Can Exxon Mobil Continue Its Buyback Program?

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Oct. 31 (Bloomberg) -- Exxon Mobil lifted production for the first time in more than two years as net income slumped 18 percent on dwindling refining returns. Alix Steel reports on Bloomberg Television's "Money Moves." (Source: Bloomberg)


We will shift now to take a look at commodities.

Exxon mobil going strong.

Earnings out this morning that were solid.

Revenues and earnings exceeding analyst estimates but reduction costs rose.

Alix steel looking into more detail.

Year on year unit income was down the.

Best -- that was dealing with weaker refining markets.

Production is essentially flat.

You mentioned production increased 1.5% and should increase next year.

Overall the industry looking at higher cost and not enough output.

A company of this size makes billions of dollars from sales.

The good news is if they wind up being able to increase production, and they should have one million barrels per day more in 2017, that will help offset the weaker cash costs.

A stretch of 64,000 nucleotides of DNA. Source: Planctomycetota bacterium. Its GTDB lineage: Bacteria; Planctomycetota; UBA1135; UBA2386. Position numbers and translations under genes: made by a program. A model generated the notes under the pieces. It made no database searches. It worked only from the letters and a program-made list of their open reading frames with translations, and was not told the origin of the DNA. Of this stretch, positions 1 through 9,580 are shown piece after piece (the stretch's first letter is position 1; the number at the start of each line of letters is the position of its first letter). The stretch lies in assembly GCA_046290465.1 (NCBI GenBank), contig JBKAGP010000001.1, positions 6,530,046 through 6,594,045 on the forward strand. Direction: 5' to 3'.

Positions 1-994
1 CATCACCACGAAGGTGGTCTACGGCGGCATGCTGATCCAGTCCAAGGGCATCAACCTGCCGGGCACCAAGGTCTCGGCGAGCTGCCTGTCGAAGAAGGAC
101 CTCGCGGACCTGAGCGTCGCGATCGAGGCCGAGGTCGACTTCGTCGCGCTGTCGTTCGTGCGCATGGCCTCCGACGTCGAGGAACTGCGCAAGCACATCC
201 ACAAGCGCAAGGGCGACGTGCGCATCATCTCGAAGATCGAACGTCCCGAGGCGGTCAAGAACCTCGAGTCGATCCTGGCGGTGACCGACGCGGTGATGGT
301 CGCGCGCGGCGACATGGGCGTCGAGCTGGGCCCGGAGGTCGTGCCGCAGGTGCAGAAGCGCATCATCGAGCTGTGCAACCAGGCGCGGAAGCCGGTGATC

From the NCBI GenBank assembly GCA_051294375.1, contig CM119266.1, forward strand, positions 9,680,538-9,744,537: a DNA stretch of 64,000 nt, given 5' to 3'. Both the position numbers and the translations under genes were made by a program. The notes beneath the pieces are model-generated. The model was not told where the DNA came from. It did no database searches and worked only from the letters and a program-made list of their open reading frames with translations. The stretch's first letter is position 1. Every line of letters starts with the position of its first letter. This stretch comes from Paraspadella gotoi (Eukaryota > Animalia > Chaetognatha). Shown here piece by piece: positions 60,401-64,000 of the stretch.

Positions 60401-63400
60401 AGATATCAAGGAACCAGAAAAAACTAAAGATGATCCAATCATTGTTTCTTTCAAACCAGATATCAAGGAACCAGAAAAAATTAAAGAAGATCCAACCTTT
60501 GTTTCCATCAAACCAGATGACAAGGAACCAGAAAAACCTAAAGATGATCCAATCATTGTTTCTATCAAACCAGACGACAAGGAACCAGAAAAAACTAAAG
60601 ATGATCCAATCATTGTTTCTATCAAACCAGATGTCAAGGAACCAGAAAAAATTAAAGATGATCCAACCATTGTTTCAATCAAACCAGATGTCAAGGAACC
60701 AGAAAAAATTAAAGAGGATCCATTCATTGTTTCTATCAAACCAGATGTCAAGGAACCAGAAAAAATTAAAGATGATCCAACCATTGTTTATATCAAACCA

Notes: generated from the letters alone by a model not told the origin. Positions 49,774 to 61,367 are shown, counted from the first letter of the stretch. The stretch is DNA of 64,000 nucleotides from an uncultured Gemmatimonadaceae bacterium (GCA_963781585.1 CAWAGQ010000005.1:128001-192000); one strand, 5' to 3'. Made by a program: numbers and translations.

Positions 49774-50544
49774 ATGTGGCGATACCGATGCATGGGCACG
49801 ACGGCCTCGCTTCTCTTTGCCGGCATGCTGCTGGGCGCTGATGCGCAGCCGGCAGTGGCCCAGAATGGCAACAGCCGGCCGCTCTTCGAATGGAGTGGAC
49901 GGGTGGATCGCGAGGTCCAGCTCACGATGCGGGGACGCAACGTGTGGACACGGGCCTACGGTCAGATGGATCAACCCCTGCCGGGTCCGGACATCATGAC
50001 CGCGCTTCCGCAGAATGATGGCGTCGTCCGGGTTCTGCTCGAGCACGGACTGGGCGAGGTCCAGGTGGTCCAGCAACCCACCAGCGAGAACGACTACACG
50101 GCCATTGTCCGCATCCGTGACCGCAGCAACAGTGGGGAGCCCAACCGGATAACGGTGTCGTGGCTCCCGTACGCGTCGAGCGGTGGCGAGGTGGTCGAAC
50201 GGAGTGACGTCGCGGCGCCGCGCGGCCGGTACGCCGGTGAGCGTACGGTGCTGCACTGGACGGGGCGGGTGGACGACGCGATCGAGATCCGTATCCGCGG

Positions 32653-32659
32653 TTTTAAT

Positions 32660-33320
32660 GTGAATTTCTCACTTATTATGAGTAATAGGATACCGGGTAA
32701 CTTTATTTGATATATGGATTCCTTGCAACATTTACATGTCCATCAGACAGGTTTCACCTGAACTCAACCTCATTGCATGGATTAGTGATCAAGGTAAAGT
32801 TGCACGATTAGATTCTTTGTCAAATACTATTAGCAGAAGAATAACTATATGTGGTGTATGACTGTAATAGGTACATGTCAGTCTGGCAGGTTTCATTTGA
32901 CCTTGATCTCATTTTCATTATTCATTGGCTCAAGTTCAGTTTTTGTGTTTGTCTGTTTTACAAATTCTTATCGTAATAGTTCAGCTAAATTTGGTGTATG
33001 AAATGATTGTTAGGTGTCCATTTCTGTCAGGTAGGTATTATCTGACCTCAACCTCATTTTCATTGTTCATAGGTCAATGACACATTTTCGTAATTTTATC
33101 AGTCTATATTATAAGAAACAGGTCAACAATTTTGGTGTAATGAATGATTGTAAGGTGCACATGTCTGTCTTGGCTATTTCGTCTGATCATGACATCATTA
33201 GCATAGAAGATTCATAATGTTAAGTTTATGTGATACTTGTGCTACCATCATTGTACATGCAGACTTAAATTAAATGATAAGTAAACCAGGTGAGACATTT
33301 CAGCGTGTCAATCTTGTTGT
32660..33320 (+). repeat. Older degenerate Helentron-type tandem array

They're not reaping $96 per barrel and it is important to keep that in mind when you see the volatility.

What does this do to exxon?

It could be good for the stock rise in theory.

You wind up getting a flight to quality.

On the flipside, they are not making as much money per barrel.

This actually equates to an earning loss of $9 billion.

Definitely has a material impact on the bottom line.

Joining me on the nitty-

This text has been automatically generated. It may not be 100% accurate.


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